"How big is that fire?" I wondered.

Coming closer to the lake, I saw singed trees on the side of the road. I tapped Highway, motioning to the trees. He nodded. I had forgotten he can see better than I can, and he could see what lie ahead.

Horrified, my eyes set upon the charred remains of the recent fire. Peering over Highway's shoulder, the thickness of the smoke began to frighten me.

"Where is that fire? Are we safe?"

The fear began to grip my heart as tightly as I gripped my husband. I could not tell him I was scared, but he knew. Tears filled my eyes as we passed thousands of acres of burnt forest. Sad and afraid, I did my best to click photos while gripping his waist.

The trust that I have for Highway settled in my heart, reminding me that no matter what lies ahead, he's taking good care of me. I know that with him I'm always safe. He won't let anyone, or anything hurt me. He would do whatever is required to protect me, and I'm never alone.

My heart eased as we made our way through the rest of the forest. Delivering us to Redding safely, we gorged ourselves on crispy tacos to fuel up for the remaining ride.

As much as I try to be fearless, sometimes I lose my nerve. Just touching Highway always reminds me I'm safe, because of him.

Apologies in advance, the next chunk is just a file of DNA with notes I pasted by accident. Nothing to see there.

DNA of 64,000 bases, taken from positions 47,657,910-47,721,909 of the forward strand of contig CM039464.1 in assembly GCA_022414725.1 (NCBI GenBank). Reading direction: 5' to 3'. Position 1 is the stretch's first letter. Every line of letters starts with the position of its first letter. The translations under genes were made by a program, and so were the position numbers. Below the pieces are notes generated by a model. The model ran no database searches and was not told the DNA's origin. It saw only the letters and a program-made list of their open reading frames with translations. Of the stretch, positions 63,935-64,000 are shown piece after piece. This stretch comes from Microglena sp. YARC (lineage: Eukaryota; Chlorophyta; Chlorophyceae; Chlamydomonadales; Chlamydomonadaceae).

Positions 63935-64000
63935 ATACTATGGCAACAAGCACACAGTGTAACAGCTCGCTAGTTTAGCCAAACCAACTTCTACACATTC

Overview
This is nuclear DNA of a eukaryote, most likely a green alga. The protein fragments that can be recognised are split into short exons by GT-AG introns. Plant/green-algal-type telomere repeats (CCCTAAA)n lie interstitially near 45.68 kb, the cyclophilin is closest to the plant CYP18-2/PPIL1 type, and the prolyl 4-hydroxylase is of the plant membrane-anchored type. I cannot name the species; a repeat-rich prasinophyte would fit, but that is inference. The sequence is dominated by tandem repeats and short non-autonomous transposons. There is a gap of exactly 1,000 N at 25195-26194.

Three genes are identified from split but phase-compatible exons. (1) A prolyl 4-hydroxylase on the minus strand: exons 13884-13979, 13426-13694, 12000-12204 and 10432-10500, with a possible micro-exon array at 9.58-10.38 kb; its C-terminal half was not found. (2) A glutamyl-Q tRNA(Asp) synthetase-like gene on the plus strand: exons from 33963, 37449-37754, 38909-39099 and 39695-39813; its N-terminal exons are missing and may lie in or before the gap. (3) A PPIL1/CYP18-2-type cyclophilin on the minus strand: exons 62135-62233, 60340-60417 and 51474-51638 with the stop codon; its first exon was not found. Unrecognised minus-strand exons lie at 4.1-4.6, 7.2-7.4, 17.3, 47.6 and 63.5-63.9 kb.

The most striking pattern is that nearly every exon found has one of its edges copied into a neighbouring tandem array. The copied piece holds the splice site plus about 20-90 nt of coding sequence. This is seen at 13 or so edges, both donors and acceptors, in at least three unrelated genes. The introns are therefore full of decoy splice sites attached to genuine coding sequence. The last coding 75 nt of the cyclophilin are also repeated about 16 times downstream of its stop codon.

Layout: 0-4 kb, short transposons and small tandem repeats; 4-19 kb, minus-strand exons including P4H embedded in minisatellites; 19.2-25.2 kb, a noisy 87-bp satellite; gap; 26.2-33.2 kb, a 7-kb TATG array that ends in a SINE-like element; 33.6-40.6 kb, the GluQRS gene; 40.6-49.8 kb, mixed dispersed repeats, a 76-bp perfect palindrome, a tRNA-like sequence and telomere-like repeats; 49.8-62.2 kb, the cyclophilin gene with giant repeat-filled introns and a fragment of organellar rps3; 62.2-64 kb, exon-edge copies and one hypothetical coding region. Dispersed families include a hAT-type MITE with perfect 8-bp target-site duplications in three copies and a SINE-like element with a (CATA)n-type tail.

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Tuesday, September 4, 2012

San Diego to Seattle - Day 8 - Returning

"This will be the last time I see my Dad," Highway said as he straddled the bike in front of his father's home. He had just said his final goodbyes to his cancer-ridden Dad.

Leaving Seattle under moist, gray skies, the 50 degrees painfully cut through my layers of clothing, leaving me feeling naked and raw. Knowing the pain my husband was feeling, I sobbed uncontrollably in the privacy of my helmet, behind my bandana-covered face, until somewhere south of Tacoma. Choking on my sobs, I felt my heart break for these two men, torn apart by the selfishness of others years ago, kept apart by the selfishness of others now.

Now it was clear. The chasm has become too far to bridge.